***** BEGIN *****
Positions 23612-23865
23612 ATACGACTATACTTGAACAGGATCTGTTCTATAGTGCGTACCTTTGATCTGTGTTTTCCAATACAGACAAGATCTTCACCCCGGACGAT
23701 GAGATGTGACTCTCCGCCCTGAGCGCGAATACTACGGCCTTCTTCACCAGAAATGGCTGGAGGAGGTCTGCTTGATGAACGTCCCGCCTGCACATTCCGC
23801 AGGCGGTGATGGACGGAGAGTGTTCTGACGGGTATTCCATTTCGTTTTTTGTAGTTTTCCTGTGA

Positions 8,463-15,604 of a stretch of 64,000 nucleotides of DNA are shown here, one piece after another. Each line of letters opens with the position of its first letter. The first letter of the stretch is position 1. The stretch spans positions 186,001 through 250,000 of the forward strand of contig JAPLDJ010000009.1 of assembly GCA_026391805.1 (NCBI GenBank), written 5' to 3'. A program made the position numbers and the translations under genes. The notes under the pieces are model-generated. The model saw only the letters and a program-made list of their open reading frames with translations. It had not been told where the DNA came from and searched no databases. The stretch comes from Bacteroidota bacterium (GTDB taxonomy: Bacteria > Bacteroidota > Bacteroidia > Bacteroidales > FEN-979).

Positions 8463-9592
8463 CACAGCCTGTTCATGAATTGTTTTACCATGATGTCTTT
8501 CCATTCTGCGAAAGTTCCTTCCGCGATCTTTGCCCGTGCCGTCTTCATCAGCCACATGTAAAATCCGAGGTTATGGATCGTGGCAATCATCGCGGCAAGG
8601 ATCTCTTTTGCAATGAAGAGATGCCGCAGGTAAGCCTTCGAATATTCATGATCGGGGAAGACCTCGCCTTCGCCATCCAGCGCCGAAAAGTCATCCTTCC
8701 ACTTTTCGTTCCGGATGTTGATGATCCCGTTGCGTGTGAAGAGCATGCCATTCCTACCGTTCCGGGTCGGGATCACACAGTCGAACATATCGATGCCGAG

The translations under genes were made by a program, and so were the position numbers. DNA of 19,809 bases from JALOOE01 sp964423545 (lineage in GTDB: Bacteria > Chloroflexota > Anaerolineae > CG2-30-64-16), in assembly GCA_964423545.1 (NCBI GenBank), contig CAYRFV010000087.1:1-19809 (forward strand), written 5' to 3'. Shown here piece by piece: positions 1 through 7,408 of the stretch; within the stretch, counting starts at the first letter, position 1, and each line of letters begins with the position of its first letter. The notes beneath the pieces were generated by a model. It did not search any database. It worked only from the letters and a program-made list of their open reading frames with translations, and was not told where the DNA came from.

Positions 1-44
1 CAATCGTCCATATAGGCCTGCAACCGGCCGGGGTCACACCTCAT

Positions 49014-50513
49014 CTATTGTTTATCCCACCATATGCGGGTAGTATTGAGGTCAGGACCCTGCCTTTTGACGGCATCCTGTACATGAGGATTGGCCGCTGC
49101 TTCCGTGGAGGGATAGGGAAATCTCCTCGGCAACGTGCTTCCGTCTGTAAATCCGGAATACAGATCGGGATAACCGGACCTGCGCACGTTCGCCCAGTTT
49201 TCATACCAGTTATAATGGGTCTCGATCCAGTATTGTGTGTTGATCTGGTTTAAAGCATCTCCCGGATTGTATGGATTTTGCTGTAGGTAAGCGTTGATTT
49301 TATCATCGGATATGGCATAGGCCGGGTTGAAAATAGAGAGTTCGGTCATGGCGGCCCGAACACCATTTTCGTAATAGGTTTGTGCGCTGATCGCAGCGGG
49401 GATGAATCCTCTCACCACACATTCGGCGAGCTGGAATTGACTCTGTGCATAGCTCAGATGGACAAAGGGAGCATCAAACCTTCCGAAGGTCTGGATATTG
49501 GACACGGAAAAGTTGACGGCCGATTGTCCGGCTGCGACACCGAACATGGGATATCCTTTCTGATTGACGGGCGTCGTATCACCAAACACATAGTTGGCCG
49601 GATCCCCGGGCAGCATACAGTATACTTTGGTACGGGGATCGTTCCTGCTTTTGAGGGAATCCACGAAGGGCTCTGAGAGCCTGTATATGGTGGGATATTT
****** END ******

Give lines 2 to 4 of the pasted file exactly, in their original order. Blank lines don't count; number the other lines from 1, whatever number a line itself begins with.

23612 ATACGACTATACTTGAACAGGATCTGTTCTATAGTGCGTACCTTTGATCTGTGTTTTCCAATACAGACAAGATCTTCACCCCGGACGAT
23701 GAGATGTGACTCTCCGCCCTGAGCGCGAATACTACGGCCTTCTTCACCAGAAATGGCTGGAGGAGGTCTGCTTGATGAACGTCCCGCCTGCACATTCCGC
23801 AGGCGGTGATGGACGGAGAGTGTTCTGACGGGTATTCCATTTCGTTTTTTGTAGTTTTCCTGTGA